Lahmacun: A very thin pizza like dish, with a topping of finely minced meat and onions with spices. It is usually served with a side of freshly sliced tomatoes, lettuce, parsley or rocket which most people tend to then roll together into something similar to a taco. A popular “fast food” dish of Turkey.
Mantı: A type of “ravioli”, consisting of dough and a filling of ground beef or lamb, onion, salt and pepper. This is then smothered in fresh yoğurt, with or without addition of garlic.
Pilav: There is a great variety of pilaf in Turkish cuisine, yet the easiest one to make is the most favorite and available one: Sade Pilav (plain rice cooked in water with butter/vegetable oil and noodle like small pasta pieces – şehriye). Varieties are rice cooked with eggplants, chickpeas, meat or liver slices; and of course spices like cinnamon, pepper, thyme, cumin and even almonds.
Köfte: Meatballs in all shapes and sizes, according to the town/regional speciality. The basics are ground beef or lamb mixed with minced onions and spices. The most common is “Izgara Köfte”, where the meat mixture is grilled and served with grilled peppers, chopped parsley & accompanied with rice or bread on the side. Meatballs are also mixed in with other regional dishes, in a tomato sauce alone or with vegetables and chickpeas. Kofte is an important part of the household diet.
Kebaps: This is the common name for a dish where meat (lamb, beef or chicken) is cooked on or around a skewer over a charcoal fire. Iskender kebab is one of the most famous varieties, in which long strips of lamb are layered over pita bread and covered in a tasty tomato sauce & melted butter, served with a healthy dolup of yoghurt on the side. A personal favorite.
Döner: Pieces of seasoned meat (beef or chicken), skewered on a spit and grilled vertically, which are then thinly sliced and accompanied with lettuce, tomatoes & onions all wrapped together in pita bread or freshly baked Turkish bread.
A Sweet Treat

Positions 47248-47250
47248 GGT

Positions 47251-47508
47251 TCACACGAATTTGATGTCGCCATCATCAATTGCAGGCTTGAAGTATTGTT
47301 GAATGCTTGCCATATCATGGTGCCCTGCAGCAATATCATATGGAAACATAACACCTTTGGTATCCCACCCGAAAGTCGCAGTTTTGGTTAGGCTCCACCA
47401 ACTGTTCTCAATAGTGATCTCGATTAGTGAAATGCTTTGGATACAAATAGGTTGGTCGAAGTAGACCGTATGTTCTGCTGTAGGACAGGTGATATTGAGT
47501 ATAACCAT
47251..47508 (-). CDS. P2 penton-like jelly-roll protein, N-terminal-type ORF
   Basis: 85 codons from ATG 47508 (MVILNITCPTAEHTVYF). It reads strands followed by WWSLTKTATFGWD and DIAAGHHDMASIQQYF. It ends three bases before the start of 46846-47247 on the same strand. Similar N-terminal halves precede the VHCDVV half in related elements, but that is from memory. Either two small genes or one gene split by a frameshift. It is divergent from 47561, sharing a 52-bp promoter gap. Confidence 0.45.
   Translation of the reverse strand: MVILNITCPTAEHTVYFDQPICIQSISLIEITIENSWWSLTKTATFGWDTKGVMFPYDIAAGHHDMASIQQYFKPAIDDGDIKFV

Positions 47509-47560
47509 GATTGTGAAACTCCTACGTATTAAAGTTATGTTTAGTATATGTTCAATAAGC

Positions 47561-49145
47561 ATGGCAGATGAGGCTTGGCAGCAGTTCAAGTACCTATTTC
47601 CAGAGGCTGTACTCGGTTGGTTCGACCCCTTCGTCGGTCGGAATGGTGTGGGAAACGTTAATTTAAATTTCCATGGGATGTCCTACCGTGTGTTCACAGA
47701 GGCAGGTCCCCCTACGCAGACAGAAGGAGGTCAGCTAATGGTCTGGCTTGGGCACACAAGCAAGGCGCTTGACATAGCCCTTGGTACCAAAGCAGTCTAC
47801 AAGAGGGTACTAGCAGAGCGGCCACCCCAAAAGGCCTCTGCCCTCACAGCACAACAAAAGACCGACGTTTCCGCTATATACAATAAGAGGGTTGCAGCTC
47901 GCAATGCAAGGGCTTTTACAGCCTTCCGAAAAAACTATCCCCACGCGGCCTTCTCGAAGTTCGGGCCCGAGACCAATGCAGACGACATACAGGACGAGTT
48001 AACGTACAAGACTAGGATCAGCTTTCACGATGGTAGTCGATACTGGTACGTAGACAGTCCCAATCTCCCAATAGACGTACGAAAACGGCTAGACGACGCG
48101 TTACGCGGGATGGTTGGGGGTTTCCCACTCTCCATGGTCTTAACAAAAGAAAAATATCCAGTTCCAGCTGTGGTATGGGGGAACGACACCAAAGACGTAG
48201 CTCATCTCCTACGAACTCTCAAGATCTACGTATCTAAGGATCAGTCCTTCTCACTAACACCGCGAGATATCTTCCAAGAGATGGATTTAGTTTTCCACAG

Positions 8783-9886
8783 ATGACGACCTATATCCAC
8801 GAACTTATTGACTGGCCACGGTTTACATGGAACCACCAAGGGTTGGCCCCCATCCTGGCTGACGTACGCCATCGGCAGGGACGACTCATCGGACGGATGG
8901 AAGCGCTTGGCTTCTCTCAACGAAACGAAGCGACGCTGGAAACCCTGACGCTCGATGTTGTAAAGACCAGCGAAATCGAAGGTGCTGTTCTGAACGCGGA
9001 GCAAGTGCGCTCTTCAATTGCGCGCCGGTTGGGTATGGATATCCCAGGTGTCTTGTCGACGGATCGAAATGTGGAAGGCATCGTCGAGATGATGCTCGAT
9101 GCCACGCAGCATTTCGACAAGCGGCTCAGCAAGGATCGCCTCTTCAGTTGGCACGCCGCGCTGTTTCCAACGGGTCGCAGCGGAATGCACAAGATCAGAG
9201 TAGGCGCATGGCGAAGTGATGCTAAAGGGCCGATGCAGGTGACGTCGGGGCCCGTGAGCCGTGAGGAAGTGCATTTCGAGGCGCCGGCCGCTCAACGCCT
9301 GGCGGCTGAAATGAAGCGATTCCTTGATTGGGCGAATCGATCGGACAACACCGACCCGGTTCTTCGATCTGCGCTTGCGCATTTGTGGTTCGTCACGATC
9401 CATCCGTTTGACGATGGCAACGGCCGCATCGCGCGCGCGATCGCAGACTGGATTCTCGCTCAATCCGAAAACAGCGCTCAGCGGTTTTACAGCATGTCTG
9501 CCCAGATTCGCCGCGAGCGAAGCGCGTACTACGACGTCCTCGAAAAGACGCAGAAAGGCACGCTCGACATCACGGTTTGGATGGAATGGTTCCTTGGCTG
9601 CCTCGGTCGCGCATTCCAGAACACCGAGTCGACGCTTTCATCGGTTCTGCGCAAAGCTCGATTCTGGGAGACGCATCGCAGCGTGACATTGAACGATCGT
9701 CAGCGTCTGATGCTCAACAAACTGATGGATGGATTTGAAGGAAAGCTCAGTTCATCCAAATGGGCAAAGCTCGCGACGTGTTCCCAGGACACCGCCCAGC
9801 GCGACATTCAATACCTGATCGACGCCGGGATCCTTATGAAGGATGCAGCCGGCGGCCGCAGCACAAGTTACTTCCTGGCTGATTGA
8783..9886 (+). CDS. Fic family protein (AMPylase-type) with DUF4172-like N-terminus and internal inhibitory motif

Kunefe: A special dessert, served warm to hot, made with very fine “angel hair like” noodles, stuffed with cheese and pistacho nuts, soaked in a sugar-based syrup. You definitely have to give it a try!
Baklava: The most famous of all Turkish desserts. Layer upon layer of incredibly thin filo pastry stuffed with nuts and soaked in sweet syrup.
Halva: There are two types of Halva in Turkey. The first is a dessert type made with a starch base (flour or semolina), sugar and butter along with other ingredients like nuts and typically served warm to hot. The second type is the confectionary type, made with tahini and sugar and prepared in blocks which are then sliced or cubed to serve. It has a soft, crumbly, slightly crystalline texture. It often has additional ingredients such as nuts, dried fruits or cocoa inside.
Firinda Sutlac: A rice pudding traditionally baked in small clay pots, served cold with sprinkling of cinnamon on top
Tavuk Gogsu: This dessert has its origin in the Ottoman kitchen. Chicken breast is finely ground into a paste and then mixed with milk & sugar. Once set a find sprinkling of ground cinnamon is added. It has a slightly chewy consistency and a definitely a surprise for all those tasting it for the first time.
Stomach growling & lips smacking? Then it’s time to head over and escort your taste buds on a Turkish Adventure !